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Fr. Junipero Serra: A Vital Part of California’s Heritage

Sometimes I find myself complaining that the United States seems to be lacking in heavenly friends {i.e. saints of the canonized variety}. But, in truth, there are more than I realize. Actually, one happens to be resting in the terra firma {although I’m not sure how firm it is due to those shaking quakes} of Northern California.

He’s kind of a big deal here out West.

Blessed-Junipero-Serra-

 

Blessed Junipero Serra {soon-to-be SAINT come September} started the movement and founded many of the beautiful missions that run up and down the coast of California.

I’ve long had a devotion to this California missionary. He truly is “one of the founding fathers of the Unites States” as Pope Francis recently called him, having established community and culture here in California during the 1700s. These little communities erected around the missions helped in both the material and spiritual welfare of its citizens, providing refuge from an oftentimes hostile environment out on the frontier.

The Franciscans of the missions provided instruction on useful life-skills. They aided in the development of technology of the day. They provided medical services for those who were ailing. And like many of the monks who came before them, they helped preserve texts and the sacred music of the Church too. All of this in addition to sharing the Gospel of Christ with those they encountered.

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Recently, the US Senate proposed and voted to remove Junipero Serra’s statue from the nation’s capitol, claiming he wasn’t a suitable representative of California. It is a great insult to our nation’s history, and especially that of California, to even suggest removing it. His influence was great in the founding of this state, and as San Diego’s Bishop McElroy recently pointed out, he is representative of the ever-growing Hispanic population residing in our state having come here from Spain himself.

It is unfortunate that our Senate must engage in revisionist history in order to push their agenda. And all of this is happening just as Pope Francis is preparing for his trip to Washington D.C. in September to canonize Serra.

“What made Friar Junipero leave his home and country, his family, university chair and Franciscan community in Mallorca to go to the ends of the earth? Certainly, it was the desire to proclaim the Gospel ad gentes, that heartfelt impulse which seeks to share with those farthest away the gift of encountering Christ: a gift that he had first received and experienced in all its truth and beauty.”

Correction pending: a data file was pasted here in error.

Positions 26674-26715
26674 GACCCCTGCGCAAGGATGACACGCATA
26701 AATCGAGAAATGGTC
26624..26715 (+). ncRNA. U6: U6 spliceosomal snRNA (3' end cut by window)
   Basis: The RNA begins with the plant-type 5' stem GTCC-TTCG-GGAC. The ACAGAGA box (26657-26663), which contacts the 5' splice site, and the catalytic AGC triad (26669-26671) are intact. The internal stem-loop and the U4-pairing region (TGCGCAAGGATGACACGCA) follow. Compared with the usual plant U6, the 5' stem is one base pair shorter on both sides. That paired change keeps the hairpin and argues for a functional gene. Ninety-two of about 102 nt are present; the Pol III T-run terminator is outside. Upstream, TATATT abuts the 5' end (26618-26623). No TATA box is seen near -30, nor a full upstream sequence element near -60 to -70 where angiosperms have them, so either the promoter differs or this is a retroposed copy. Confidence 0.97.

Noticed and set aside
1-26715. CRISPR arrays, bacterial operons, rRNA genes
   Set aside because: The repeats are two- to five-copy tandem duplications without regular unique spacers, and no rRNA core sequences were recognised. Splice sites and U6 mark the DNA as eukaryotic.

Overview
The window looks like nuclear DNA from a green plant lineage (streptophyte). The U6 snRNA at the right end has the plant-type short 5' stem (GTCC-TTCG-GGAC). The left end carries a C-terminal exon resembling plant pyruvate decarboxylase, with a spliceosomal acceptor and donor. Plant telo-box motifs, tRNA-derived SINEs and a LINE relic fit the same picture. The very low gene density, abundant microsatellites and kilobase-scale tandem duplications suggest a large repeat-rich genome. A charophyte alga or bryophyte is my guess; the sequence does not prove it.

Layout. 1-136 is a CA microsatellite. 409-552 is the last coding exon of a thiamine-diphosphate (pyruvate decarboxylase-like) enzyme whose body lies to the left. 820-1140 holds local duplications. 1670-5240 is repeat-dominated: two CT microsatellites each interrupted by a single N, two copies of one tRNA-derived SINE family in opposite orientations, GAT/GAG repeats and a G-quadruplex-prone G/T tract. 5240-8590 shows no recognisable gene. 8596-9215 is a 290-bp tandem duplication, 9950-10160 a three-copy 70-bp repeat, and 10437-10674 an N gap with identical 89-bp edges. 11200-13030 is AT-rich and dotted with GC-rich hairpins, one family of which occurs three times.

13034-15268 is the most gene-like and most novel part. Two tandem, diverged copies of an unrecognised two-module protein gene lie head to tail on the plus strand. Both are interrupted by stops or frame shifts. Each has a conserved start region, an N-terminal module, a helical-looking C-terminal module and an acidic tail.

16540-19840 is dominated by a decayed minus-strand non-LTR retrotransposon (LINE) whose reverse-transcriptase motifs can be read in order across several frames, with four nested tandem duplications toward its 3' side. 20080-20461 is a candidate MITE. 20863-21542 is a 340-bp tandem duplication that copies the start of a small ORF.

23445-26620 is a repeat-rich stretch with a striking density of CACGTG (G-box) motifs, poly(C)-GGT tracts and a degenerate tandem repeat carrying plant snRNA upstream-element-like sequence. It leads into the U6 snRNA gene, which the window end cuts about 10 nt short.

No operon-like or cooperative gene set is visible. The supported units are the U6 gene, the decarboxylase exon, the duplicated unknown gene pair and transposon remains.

Junipero Serra had a missionary heart. He gave up much to serve the people of the Americas and bring the Good News to this nation. I’m sure his actions were not always perfect, but his intention to bring a better life and share Christ with others was full of greatness.

Let us pray with the Holy Father for an extension of this upon our country once again as we prepare for Fr. Serra’s canonization.

“We ask the Risen Jesus, Lord of all ages, that the life of our American continent may be rooted ever more deeply in the Gospel it has received; that Christ may be ever more present in the lives of individuals, families, peoples and nations, for the greater glory of God. We pray too that this glory may be manifested in the culture of life, brotherhood, solidarity, peace and justice, with a preferential and concrete love for the poor, through the witness of Christians of various confessions and communities, together with believers of other religious traditions, and people of upright conscience and good will. Lord Jesus, we are merely your missionary disciples, your humble co-workers so that your Kingdom may come!”

6 Thoughts on “Fr. Junipero Serra: A Vital Part of California’s Heritage

  1. I love this! I’m so excited for the canonization, though I wish the pope was coming out here for it. The Hubs and I took a road trip a couple months ago to Carmel, and were happy to learn that Fr. Junipero Serra was buried there, such a blessing!

  2. Pingback: Online Daybook & 7 Quick Takes (5/15/15): Stress vs Prayer, The Break & Adaline | Revolution of Love Blog

  3. Very interesting post! I did not know about his burial place in Carmel. I will have to plan a trip to the Carmel Mission.

  4. Pingback: Online Daybook & 7 Quick Takes (5/15/15): Stress vs Prayer, The Break & Adaline | Revolution of Love

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